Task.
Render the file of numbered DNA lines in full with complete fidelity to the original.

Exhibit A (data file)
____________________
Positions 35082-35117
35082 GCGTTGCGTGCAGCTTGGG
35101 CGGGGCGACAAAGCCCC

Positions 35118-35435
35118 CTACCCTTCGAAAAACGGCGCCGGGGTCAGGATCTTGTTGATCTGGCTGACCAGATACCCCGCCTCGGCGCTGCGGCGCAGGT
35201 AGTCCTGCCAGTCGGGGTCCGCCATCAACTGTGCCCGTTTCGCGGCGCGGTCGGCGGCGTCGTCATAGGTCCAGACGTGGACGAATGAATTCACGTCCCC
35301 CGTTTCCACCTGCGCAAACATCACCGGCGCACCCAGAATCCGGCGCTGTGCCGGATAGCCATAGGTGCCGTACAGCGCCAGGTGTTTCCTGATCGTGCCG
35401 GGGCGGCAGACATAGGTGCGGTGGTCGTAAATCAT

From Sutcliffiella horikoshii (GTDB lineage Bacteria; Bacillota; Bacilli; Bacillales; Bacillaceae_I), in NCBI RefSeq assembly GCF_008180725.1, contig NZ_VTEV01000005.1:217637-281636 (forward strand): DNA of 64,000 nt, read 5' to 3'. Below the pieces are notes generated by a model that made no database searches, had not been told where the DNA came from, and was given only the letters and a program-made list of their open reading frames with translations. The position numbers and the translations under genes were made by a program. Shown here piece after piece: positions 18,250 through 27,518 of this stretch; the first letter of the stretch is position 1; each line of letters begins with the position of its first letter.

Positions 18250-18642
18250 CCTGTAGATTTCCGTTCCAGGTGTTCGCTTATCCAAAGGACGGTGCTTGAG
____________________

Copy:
Positions 35082-35117
35082 GCGTTGCGTGCAGCTTGGG
35101 CGGGGCGACAAAGCCCC

Positions 35118-35435
35118 CTACCCTTCGAAAAACGGCGCCGGGGTCAGGATCTTGTTGATCTGGCTGACCAGATACCCCGCCTCGGCGCTGCGGCGCAGGT
35201 AGTCCTGCCAGTCGGGGTCCGCCATCAACTGTGCCCGTTTCGCGGCGCGGTCGGCGGCGTCGTCATAGGTCCAGACGTGGACGAATGAATTCACGTCCCC
35301 CGTTTCCACCTGCGCAAACATCACCGGCGCACCCAGAATCCGGCGCTGTGCCGGATAGCCATAGGTGCCGTACAGCGCCAGGTGTTTCCTGATCGTGCCG
35401 GGGCGGCAGACATAGGTGCGGTGGTCGTAAATCAT

From Sutcliffiella horikoshii (GTDB lineage Bacteria; Bacillota; Bacilli; Bacillales; Bacillaceae_I), in NCBI RefSeq assembly GCF_008180725.1, contig NZ_VTEV01000005.1:217637-281636 (forward strand): DNA of 64,000 nt, read 5' to 3'. Below the pieces are notes generated by a model that made no database searches, had not been told where the DNA came from, and was given only the letters and a program-made list of their open reading frames with translations. The position numbers and the translations under genes were made by a program. Shown here piece after piece: positions 18,250 through 27,518 of this stretch; the first letter of the stretch is position 1; each line of letters begins with the position of its first letter.

Positions 18250-18642
18250 CCTGTAGATTTCCGTTCCAGGTGTTCGCTTATCCAAAGGACGGTGCTTGAG